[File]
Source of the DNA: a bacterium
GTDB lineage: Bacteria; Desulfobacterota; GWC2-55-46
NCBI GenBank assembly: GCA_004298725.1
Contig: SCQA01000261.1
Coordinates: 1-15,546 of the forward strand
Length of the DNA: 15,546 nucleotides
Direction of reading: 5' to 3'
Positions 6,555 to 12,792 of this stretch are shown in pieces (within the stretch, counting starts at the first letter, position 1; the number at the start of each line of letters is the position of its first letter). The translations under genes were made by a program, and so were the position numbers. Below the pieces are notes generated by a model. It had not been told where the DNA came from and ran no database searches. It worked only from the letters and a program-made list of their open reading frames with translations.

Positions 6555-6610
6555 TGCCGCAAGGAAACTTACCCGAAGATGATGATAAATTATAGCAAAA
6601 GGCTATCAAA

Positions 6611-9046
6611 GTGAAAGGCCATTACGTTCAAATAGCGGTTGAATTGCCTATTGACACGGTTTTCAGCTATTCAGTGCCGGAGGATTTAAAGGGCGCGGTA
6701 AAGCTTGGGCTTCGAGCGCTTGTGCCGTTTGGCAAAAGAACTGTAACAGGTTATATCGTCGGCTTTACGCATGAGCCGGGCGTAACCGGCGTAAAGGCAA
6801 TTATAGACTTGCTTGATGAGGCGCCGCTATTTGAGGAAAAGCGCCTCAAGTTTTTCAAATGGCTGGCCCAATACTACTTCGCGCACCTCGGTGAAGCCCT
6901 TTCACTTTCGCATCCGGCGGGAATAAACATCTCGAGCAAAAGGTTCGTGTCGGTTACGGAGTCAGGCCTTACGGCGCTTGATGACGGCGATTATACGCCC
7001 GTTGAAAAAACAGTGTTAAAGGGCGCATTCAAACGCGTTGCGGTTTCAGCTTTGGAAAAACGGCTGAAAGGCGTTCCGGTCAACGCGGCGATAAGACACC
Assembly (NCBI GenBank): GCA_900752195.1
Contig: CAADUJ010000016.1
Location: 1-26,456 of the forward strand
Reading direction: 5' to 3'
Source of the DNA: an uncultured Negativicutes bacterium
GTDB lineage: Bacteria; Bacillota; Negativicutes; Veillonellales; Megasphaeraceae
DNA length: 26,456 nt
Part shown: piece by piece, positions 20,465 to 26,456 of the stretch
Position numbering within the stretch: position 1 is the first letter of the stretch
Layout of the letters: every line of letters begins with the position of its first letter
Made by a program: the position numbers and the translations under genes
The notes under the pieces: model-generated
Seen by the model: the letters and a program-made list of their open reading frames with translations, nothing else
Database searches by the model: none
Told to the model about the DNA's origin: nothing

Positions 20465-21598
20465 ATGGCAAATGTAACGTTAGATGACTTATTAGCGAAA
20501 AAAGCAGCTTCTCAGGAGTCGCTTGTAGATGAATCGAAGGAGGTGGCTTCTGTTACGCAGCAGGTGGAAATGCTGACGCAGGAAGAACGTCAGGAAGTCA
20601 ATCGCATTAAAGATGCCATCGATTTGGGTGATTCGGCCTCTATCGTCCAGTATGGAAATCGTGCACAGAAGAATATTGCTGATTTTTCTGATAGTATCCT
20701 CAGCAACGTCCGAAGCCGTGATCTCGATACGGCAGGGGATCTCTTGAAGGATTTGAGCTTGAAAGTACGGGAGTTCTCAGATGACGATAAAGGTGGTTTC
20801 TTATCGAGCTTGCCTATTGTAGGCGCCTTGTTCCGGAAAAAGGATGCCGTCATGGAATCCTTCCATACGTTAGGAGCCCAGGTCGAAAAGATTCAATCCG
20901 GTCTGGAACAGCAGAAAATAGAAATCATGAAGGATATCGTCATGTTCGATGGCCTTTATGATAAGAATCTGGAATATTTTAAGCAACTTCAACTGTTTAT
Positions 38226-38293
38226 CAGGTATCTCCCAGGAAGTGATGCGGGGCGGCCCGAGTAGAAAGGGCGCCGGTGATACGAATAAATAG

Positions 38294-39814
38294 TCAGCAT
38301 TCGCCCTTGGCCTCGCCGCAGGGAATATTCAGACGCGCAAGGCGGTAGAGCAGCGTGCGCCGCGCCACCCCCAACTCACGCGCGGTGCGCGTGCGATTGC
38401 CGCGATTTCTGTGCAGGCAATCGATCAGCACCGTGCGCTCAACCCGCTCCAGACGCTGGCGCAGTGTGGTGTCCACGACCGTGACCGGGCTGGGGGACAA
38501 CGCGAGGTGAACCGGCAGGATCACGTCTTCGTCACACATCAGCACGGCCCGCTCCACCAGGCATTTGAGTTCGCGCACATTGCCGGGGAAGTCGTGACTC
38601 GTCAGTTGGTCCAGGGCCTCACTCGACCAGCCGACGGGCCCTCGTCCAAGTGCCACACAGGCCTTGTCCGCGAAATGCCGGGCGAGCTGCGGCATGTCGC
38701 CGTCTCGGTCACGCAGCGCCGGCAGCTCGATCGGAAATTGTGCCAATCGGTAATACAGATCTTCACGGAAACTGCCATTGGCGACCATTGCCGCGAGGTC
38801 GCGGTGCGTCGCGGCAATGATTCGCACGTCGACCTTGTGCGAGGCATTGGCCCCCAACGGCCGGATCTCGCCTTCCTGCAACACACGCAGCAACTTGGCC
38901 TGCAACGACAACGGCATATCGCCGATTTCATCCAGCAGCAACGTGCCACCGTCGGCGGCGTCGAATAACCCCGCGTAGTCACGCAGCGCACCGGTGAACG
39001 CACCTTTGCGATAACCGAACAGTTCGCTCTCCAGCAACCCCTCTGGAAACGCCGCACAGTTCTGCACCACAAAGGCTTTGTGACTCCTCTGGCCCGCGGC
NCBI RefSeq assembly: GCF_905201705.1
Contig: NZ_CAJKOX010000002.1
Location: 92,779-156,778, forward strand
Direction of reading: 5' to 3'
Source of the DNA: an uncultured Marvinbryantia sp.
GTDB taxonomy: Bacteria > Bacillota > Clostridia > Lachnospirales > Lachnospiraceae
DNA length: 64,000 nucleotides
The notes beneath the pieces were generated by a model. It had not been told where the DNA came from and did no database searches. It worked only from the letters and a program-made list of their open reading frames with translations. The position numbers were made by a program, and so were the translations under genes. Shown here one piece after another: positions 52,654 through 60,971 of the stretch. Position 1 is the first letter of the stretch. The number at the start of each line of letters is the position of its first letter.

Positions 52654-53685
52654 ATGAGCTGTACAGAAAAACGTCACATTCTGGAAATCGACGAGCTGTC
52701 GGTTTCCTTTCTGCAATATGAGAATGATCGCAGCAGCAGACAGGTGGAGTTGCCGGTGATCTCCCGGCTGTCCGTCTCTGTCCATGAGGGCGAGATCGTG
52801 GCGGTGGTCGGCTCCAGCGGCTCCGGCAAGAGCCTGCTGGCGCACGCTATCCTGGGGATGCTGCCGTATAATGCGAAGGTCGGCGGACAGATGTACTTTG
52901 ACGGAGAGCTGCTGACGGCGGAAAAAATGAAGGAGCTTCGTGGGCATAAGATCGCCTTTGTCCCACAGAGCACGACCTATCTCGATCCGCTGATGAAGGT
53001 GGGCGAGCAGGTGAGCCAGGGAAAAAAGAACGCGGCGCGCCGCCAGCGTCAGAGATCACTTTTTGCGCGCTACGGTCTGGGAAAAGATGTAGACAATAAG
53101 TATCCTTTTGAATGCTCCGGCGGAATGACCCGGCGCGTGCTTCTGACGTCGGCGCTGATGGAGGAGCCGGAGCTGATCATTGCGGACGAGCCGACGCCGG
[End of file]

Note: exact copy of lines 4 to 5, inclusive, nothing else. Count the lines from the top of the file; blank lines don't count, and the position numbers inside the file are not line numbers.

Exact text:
Contig: SCQA01000261.1
Coordinates: 1-15,546 of the forward strand